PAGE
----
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Top 5 Uses for Drones as a private investigator

A Drone can be defined as a remotely controlled pilotless aircraft

Over the past decade the technology available to a Private Investigator has changed dramatically.
Smart phones, Social media, Google (Search, Maps, Earth and Street view) has revolutionized the way a Private Investigator plans investigations and operates in the field.

One of the most recent and controversial changes was when cameras decided to fly – Also known as Drones also known as a Unmanned Aerial Vehicles (UAVs).  A Drone can be defined as a remotely controlled pilotless aircraft.

These days Drones are affordable, reliable and have excellent picture/video quality. They can fly autonomously, they can see what people can’t and they are incredibly easy to use.  Drones can also be used for commercial purposes whereby the user must obtain at minimum a Remote Pilot Licence or (RePL).

There are many reasons for commercial drone flights including surveying, photography, conservation, search and rescue, event coverage and construction planning.

Private Investigators are also beginning to adopt the technology.

As a Private Investigator and an RePl holder, here are my top 5 uses for Drones.

1. Spot Checks

It’s useful to know as much as possible about an area as possible before I arrive, however some areas are much more wary than others. Rural areas in particular.

Instead of having to drive passed a place with my vehicle or walk passed and risk being seen, we can put the drone up to 120 metres in the air in a safe and legal way, get the information I need and set it back down within a matter of minutes or less.

2. Gathering Evidence

Whether it be finding evidence of stolen property, or catching someone doing something they shouldn’t be, a drone can be a great way of gathering video or photographs at a safe distance whilst seeing more than ever before, whilst remaining discreet.

The image and video quality from any decent drone is as good if not better than most smart phone devices and will be more than enough to provide evidence in most cases.

3. Difficult Terrain

Often times on large scale rural jobs you find yourself outside of the comfort of your office or vehicle and you may even find yourself walking large distances to get to where you need to be. Having a drone with you is an excellent tool for a number of reasons. You may want to send a drone a little ahead of yourself to find the best route, if there even is one.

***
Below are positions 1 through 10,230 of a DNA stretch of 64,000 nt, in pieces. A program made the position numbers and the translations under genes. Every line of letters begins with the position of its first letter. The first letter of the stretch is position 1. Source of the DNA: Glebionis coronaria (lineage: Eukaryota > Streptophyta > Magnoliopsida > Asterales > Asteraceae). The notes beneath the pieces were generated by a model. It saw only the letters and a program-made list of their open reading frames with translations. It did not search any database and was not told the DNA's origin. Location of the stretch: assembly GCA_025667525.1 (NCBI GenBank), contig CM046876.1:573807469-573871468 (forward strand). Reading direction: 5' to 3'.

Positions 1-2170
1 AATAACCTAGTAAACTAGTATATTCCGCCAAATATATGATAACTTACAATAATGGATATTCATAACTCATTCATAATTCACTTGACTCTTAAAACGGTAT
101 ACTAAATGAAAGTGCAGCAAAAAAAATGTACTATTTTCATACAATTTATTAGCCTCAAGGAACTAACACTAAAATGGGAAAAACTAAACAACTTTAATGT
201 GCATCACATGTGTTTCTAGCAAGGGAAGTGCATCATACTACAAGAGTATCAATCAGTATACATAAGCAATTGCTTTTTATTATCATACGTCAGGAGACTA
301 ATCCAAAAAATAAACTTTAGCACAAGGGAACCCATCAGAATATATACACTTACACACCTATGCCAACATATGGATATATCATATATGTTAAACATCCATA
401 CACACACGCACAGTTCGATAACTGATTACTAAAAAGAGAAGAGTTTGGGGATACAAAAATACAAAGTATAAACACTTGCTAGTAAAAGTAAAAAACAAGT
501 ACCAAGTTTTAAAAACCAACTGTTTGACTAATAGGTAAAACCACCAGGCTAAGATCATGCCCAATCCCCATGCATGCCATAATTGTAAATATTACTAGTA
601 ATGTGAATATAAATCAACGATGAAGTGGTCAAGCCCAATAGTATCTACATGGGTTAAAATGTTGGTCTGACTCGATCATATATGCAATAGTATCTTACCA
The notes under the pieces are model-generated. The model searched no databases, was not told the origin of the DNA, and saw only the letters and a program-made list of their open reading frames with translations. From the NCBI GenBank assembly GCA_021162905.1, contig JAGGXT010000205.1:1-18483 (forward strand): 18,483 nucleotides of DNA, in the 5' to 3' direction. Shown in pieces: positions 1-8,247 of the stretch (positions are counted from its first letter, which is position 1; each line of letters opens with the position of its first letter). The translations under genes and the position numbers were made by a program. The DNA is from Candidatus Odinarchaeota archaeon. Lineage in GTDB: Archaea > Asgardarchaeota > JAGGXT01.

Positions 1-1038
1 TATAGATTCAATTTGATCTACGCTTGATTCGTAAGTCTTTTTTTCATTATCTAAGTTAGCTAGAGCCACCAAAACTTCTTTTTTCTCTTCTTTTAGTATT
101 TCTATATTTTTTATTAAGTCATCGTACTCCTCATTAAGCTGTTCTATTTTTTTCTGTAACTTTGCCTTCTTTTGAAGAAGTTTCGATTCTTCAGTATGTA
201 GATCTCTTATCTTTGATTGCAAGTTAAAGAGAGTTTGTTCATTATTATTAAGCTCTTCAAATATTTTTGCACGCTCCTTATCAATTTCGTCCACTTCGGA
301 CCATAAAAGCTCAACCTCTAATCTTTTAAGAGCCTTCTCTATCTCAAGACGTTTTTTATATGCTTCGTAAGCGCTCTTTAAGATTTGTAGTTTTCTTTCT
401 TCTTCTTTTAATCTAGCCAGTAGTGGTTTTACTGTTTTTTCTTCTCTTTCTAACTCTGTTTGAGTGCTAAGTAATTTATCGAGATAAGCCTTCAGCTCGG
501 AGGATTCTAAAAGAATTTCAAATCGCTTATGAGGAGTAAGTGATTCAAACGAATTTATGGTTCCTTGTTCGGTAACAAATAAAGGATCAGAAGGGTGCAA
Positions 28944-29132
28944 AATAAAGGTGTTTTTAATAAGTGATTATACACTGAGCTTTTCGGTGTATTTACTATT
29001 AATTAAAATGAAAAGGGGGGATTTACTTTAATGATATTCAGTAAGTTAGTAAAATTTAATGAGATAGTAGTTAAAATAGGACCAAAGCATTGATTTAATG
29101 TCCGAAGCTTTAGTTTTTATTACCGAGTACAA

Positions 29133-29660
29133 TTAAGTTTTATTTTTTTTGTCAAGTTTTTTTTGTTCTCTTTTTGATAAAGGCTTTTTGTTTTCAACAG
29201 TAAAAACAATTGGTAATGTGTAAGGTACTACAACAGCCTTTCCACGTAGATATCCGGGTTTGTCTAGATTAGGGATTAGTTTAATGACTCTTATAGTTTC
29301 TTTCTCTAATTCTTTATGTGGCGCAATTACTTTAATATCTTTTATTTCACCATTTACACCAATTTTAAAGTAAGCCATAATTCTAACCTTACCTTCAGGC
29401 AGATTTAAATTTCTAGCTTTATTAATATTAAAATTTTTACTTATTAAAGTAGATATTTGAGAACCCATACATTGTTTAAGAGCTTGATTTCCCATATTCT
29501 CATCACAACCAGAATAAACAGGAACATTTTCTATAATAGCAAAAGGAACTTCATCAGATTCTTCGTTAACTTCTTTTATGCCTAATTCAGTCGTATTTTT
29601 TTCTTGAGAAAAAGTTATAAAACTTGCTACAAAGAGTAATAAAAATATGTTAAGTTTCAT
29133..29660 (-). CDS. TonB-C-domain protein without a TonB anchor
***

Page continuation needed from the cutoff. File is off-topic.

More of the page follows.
Lost? Send the drone up in the air for a much better view of the way back to a land mark or main road you recognize.

4. Search and Rescue

The ability of drones to see far and wide is something that is denied to the investigator on foot. This makes a Drone a perfect ally. When people are lost, injured or in distress it’s not always possible to get a helicopter in the air due to resource, location or weather restrictions.

Drones may be used to assess the situation and to direct rescue efforts on foot.

5. Scene Inspections

Car accidents, natural disasters, insurance claims and risk assessments are just a few examples of sources of worry to individuals, companies and corporations. Private investigators are often hired to do a wide range of scene inspections however, not until recently did they have much more than a camera, a not pad and some measuring tape.

With a Drone in the air, the inspector now can easily demonstrate the wider area from an angle never before possible.

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Frequently Asked Questions

A. In Australia the laws are defined by The Civil Aviation and Safety Authority (CASA). They provide a list of Standard Operating Conditions all Pilots of any aircraft must abide by including all exceptions.

These conditions can be found on their website; https://www.casa.gov.au/

A. If used legally and correctly with the Standard Operating Conditions, the Privacy Act of 1988 and no laws have been broken the operation will be perfectly legal.

A. Google Earth is a great tool for private investigator however it’s not as up to date as a drone photograph just taken. According to a Google Earth Blog, the average map data is between 1 and 3 years old.

A. Yes and no. At close range they can make enough noise to get attention. However, the higher they go and the further away they go they begin to be no noisier than someone mowing their lawn down the street, to a bee buzzing, to nothing. Most popular drones on the market are surprisingly quite.

A. This obviously depends on the drone itself however as an example the DJI Mavic 2 for $2499 AUD has a 20-megapixel camera and the DJI Spark for $629 AUD has a 12-megapixel Camera which is the same as the latest iPhone.

A. Again, it’s a matter of how much do you want to spend but on average most of the drones people use are anywhere between 10 and 30 minutes.

A. Although some drones are capable of several kilometres or more, the drone must stay within unassisted line of sight of the pilot unless the pilot holds a Remote Operators Certificate or an ReOc and has permission from CASA.


Contact Us for Drone Surveillance Solutions

We cover all of Queensland and New South Wales with National options available too.

Call now for a free Drone Surveillance consultation on 1300 553 788 or email gm@qldcovertpi.com.au